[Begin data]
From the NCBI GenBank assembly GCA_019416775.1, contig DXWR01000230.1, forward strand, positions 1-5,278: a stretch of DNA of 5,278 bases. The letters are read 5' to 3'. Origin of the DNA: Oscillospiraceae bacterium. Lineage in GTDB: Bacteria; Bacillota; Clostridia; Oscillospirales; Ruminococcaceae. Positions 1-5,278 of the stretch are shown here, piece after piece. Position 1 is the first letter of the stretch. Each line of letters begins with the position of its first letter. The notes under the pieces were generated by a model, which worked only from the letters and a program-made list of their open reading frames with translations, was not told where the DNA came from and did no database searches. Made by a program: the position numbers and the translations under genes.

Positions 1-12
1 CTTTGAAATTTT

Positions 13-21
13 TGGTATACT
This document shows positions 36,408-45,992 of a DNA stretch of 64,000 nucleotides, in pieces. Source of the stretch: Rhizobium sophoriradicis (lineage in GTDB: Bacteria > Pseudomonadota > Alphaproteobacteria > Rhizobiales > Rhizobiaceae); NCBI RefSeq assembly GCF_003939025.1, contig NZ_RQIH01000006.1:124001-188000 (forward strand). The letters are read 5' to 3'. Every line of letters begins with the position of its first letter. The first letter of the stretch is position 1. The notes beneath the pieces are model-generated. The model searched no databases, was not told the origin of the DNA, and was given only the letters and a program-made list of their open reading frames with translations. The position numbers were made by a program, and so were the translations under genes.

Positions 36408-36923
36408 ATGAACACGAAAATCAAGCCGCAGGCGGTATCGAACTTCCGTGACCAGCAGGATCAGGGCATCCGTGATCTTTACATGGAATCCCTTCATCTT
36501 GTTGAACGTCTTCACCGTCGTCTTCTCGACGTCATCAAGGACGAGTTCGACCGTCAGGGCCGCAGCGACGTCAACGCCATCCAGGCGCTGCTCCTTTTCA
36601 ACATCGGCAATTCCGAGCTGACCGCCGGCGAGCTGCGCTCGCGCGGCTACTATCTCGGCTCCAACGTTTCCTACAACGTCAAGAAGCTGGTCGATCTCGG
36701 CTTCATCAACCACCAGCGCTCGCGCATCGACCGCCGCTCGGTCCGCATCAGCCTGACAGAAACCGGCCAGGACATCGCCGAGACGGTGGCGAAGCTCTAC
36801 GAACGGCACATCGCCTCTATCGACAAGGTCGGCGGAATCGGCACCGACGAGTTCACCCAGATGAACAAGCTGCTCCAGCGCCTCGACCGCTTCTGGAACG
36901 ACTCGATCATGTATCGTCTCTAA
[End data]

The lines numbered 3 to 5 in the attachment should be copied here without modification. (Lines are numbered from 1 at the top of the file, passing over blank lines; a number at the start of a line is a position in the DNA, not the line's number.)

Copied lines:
1 CTTTGAAATTTT

Positions 13-21
13 TGGTATACT